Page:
The Vatican announced today that Pope Francis has convened a special commission that will consider allowing women to become deacons in the Catholic church. Deacons can perform many of the duties of priests, including preaching, conducting baptisms and marriage, and managing parishes. The commission, composed of six male and six female theologians, will study early Christian writing to determine what role deacons may have played historically, and whether those roles could now be performed by non-ordained lay people, including women.
The announcement of the formation of the commission follows unscripted remarks made by the Pope in May to a group of nuns during the gathering of the International Union of Superiors General (UISG) in which he acknowledged that the historical role of women in the church should be clarified.
As the church faces a shortage of priests in the United States, many Catholics support the idea of opening the ministry to a larger group of people. Jon O'Brien, President of Catholics for Choice, tells Broadly that Pope Francis has a brought a fresh air to the Catholic institution generally, and is now bringing a pair of new eyes and a fresh look at the role women in parish communities. O'Brien explains that women are already responsible for a great share of the work in churches, such as chairing committees and putting together psalms and liturgies, but that their service often goes unrecognized.
While Pope Francis has been remarkably progressive regarding social issues, including poverty, social justice, immigration, and even climate change, some have been disappointed with what they view as an outdated attitude towards the equality of women. In 2013, he declared that "the door is closed" on discussion of ordaining women into the priesthood. And in a statement many viewed as dismissive, he described female theologians as the "strawberries on the cake." In a 2014 interview, when asked about the possibility of appointing a woman to head a Vatican department, Pope Francis joked about women being "taken from a rib" and said, "Well, priests often end up under the sway of their housekeepers."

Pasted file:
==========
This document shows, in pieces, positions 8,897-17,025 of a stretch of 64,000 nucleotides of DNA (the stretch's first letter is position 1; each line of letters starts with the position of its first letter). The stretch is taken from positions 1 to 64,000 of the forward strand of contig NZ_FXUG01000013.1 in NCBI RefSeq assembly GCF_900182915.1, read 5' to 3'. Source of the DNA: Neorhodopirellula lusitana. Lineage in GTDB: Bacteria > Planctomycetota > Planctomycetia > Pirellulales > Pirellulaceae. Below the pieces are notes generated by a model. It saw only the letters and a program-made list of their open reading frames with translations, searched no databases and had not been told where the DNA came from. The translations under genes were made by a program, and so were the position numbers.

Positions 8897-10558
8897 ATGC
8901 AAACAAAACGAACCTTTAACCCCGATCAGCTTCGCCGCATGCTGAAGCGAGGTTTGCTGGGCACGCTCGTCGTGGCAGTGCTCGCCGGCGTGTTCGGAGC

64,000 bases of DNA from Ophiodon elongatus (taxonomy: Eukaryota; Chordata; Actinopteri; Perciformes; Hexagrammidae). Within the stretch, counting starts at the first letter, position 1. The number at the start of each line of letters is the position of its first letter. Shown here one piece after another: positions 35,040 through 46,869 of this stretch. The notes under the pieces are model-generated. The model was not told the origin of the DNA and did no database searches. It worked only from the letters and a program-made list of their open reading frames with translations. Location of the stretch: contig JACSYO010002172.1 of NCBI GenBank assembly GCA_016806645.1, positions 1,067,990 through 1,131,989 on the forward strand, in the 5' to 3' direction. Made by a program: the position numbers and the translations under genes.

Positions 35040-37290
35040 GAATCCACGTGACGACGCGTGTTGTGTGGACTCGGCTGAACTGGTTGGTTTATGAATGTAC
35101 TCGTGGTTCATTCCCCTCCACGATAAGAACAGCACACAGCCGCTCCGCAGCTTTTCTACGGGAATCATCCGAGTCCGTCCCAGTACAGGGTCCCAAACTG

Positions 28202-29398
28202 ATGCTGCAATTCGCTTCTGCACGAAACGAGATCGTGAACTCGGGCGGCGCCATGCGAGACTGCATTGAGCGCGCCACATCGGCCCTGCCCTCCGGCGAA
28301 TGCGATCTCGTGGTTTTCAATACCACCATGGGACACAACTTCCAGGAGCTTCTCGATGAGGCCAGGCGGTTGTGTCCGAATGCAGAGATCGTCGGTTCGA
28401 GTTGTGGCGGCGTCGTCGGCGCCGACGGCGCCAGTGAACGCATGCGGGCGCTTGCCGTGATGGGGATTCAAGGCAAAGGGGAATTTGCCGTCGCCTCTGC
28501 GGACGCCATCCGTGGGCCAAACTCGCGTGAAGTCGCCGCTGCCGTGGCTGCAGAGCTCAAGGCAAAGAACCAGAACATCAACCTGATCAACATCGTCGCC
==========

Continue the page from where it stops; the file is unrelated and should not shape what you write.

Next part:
The announcement of the commission has been greeted with enthusiasm by many Catholics, who are pleased with the Pope's service, but have been concerned about his stance on the role of women within the faith. "The idea that women should be able to give service to the church in this way is a no-brainer for many of us. We see this as an important first step in a church where the upper echelons have been notoriously conservative with a very negative and backward view of women," says O'Brien. "The truth is the church desperately needs women."